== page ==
Making the Climate Connection on Local TV

Here are tips and examples to help journalists make the connection between extreme weather and climate.

“It is my responsibility to empower my audience to know more about climate change, in a way that people not only understand it but accept it from a trustworthy source.” – John Morales, ClimaData founder & longtime meteorologist in Miami

Evidence of climate change is all around us — bigger wildfires, stronger hurricanes, more intense heatwaves, and more. Including the climate connection in our reports about events like these is essential to ensuring audiences accurately understand them. The connection can be made succinctly, usually in no more than a sentence.

Consider this simple language:

  • This [heatwave] is exactly the sort of extreme weather that scientists around the world associate with climate change/a warming planet.
  • This [hurricane] comes at a time when human-caused climate change is making storms like it more intense.
  • When scientists have weighed in on the direct role of climate change: “Human-caused climate change made these conditions more than [number] times as likely. In other words, the conditions would be nearly impossible in a world without carbon pollution.” – example from Climate Central

You can also try an analogy:

Climate change isn’t solely to blame for extreme weather, but…

… it stacks the deck against us.

… it’s often a key ingredient in the outcome.

… it supercharges normal weather patterns, like steroids.

Not sure exactly what climate change has to do with a specific extreme weather event? There are increasingly many tools out there to help with what climate experts call “event attribution.” For example, through attribution science we know that last year’s deadly heatwaves in northwest India and Pakistan were 100 times more likely due to climate change.

We especially encourage you to try Climate Central’s ‘Climate Shift Index,’ a daily tool, rooted in the latest science, that helps journalists identify the impact climate change is having on local weather worldwide, with especially detailed information available for the continental US.

Even in the absence of explicit attribution data, it’s accurate to say that climate change is making extreme and unseasonable weather more common and more severe. And you can always quote an expert, as in this example, from KCRA-TV in Northern California, regarding a record, late-summer heatwave:

“[Doctor Patrick Brown, a climate researcher] says the data showing that Earth is, on average, getting warmer as a result of increasing greenhouse gasses is irrefutable — and as those average temperatures rise, our hottest days are increasingly more likely to get hotter. … And Brown says that as long as we continue to add greenhouse gasses to the atmosphere, the global average temperature will likely keep rising, along with record heat, meaning climate change adaptation will be just as important as mitigation.” Heather Waldman, meteorologist & climate reporter at KCRA-TV

Here are a few more great examples of journalists nailing the climate connection:

On heat in the West: “Fueled by climate change, the first major heat wave of the summer has seized the western United States, toppling records and threatening lives.”Sarah Kaplan, climate reporter at The Washington Post

On prolonged drought in the Southwest: “It’s no secret. Our planet is warming. That includes Phoenix and Arizona, coming off the hottest summer on record last year. … Those changes [are] already impacting our state’s water supply. The Bureau of Reclamation will declare water shortages along the Colorado River this weekend.”Jorge Torres, meteorologist & climate reporter at KNXV-TV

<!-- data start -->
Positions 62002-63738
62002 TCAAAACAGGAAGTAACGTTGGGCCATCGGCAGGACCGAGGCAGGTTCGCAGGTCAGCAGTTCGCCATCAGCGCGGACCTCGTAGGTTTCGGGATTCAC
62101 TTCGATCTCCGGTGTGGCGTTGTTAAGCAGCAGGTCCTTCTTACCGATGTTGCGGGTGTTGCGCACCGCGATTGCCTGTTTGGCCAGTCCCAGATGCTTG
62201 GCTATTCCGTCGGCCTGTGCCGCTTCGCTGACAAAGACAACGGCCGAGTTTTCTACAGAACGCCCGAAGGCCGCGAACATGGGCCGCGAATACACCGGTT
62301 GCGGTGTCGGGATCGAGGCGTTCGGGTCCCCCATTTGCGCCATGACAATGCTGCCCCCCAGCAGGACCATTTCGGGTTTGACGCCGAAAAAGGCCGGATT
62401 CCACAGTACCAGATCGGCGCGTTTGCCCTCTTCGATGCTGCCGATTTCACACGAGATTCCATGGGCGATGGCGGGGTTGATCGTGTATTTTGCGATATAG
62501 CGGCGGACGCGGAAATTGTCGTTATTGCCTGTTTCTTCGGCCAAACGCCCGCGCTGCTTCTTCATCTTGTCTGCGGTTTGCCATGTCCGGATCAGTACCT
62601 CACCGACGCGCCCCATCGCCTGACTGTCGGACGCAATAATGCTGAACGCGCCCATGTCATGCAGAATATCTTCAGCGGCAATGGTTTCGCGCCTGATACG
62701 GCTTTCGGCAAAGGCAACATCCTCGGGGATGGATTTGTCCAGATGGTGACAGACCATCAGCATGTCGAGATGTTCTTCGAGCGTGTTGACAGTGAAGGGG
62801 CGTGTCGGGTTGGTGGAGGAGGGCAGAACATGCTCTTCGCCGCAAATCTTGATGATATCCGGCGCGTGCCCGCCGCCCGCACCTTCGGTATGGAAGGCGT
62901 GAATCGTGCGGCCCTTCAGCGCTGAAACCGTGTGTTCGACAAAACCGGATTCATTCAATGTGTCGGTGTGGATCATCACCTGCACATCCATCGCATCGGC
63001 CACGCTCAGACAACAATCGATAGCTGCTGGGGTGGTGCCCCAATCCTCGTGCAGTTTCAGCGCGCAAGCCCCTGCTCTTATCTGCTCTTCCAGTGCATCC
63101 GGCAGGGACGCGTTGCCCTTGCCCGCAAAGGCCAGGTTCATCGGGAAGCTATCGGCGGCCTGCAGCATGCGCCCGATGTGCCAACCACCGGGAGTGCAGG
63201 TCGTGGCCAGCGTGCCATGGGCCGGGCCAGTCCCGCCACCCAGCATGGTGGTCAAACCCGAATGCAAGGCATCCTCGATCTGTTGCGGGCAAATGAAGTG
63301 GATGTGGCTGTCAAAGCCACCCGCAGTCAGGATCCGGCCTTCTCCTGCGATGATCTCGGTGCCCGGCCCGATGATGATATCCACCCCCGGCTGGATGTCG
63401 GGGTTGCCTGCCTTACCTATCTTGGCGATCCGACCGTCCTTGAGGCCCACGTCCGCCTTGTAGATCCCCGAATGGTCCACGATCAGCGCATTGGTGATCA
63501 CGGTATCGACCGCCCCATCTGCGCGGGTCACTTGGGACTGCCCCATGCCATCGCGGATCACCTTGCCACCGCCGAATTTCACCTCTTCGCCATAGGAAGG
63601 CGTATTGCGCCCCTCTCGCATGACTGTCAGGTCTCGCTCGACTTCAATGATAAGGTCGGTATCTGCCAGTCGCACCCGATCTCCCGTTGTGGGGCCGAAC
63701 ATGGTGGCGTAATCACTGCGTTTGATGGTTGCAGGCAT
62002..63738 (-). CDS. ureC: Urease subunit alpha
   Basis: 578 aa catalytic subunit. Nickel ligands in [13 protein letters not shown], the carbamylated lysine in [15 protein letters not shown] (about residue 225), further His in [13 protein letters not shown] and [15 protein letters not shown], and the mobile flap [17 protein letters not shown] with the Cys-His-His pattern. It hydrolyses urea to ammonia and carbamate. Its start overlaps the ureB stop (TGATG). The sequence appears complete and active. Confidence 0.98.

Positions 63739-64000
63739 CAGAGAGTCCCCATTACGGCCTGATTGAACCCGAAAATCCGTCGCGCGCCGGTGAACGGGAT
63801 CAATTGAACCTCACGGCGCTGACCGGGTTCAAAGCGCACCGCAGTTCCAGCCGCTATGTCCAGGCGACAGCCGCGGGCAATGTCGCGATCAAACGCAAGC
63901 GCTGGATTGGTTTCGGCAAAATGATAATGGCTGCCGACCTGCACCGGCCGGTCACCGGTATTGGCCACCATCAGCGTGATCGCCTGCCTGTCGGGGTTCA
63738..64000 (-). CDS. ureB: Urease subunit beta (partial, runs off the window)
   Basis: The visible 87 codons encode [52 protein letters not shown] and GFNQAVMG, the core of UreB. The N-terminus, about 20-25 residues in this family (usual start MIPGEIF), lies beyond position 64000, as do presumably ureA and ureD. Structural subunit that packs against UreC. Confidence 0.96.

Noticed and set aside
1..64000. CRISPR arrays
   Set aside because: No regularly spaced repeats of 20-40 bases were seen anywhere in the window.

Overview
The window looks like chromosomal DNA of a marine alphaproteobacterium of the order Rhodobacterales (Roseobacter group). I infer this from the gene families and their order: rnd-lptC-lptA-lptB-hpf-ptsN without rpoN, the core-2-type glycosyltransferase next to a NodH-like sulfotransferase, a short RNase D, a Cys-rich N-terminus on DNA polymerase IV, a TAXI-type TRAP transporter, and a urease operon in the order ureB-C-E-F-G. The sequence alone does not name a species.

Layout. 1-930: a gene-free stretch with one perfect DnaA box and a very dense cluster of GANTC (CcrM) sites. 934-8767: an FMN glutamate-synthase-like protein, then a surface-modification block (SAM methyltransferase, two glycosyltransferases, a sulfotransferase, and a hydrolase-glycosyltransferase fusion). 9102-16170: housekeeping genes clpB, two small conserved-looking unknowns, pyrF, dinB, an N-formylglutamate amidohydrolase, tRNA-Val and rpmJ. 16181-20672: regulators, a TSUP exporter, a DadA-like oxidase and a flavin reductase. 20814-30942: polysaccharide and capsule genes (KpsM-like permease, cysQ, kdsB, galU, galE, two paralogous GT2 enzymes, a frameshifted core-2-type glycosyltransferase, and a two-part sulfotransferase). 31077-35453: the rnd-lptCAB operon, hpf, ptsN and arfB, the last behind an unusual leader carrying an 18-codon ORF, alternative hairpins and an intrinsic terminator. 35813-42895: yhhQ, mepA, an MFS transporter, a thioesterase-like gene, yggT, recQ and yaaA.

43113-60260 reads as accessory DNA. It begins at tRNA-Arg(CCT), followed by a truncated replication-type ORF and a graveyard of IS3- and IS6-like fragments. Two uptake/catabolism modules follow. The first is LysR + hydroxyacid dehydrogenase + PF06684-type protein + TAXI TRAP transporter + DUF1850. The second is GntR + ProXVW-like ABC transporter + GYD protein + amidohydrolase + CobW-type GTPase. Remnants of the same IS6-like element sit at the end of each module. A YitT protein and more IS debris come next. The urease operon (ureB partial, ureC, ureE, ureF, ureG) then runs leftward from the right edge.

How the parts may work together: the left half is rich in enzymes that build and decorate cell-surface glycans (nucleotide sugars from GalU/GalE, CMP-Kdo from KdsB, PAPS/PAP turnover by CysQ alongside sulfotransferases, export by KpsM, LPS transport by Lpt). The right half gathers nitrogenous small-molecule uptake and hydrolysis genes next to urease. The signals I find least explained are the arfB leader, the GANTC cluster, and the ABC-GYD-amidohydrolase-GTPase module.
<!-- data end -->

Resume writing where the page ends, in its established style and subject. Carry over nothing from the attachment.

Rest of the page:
On local impacts in the Carolinas, during the COP26 global climate summit: “We are seeing that warming right here in charlotte. This [Climate Central chart] is a look at our temperature history … and if we continue business-as-usual, look at the way continued emissions will warm up those temperatures. If we make these cuts, we can stop this warming and stop that weather from being as extreme nationwide.”Elisa Raffa, meteorologist & reporter at WJZY-TV 

On a warming Gulf of Maine: “Two days before Christmas, the Maine coast was clobbered by winds and seas stronger and wilder than many had seen in years. Record tides swamped many spots. Was it all a warning? … A growing number of Mainers have noticed changes in their world as a result of climate change.” Don Carrigan, reporter at WSCH-TV


  • Jeff Berardelli, of WFLA-TV in Florida, hosts a weekly on-air segment called ‘Climate Classroom.’
  • Waldman, of KCRA, mentioned above, hosts a weekly on-air segment called ‘Forecasting our Future,’ in which she takes up a wide range of climate-related stories, both local and global in scope.


  • CCNow’s ‘Extreme Weather’ reporting guide breaks down, in brief, how climate change is influencing specific weather events — including drought, extreme heat, heavy rain and flooding, hurricanes, snow and ice, wildfires, and more — with links to sample stories and expert sources.
  • Climate Central, in addition to their ‘Climate Shift Index’ mentioned above, produces a wide range of resources for journalists, including graphics for use on-air and in stories that powerfully illustrate the results of our changing climate.
  • SciLine, with a large rolodex of top scientists, quickly connects journalists with experts and relevant evidence for their stories, in addition to offering helpful explainers. Need a camera-ready expert now? SciLine’s your best bet.
  • The Yale Program on Climate Change Communication can help you identify what your audience is thinking about climate change, with diverse opinion surveys and state- and county-level opinion polling nationwide.